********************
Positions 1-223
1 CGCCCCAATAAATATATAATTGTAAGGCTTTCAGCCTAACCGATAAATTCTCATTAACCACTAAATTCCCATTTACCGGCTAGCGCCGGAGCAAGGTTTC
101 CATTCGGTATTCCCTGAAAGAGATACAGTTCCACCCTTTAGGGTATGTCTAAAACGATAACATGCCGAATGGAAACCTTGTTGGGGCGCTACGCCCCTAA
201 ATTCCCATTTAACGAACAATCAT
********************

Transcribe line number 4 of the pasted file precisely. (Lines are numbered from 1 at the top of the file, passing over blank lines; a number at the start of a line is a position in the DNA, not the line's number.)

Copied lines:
201 ATTCCCATTTAACGAACAATCAT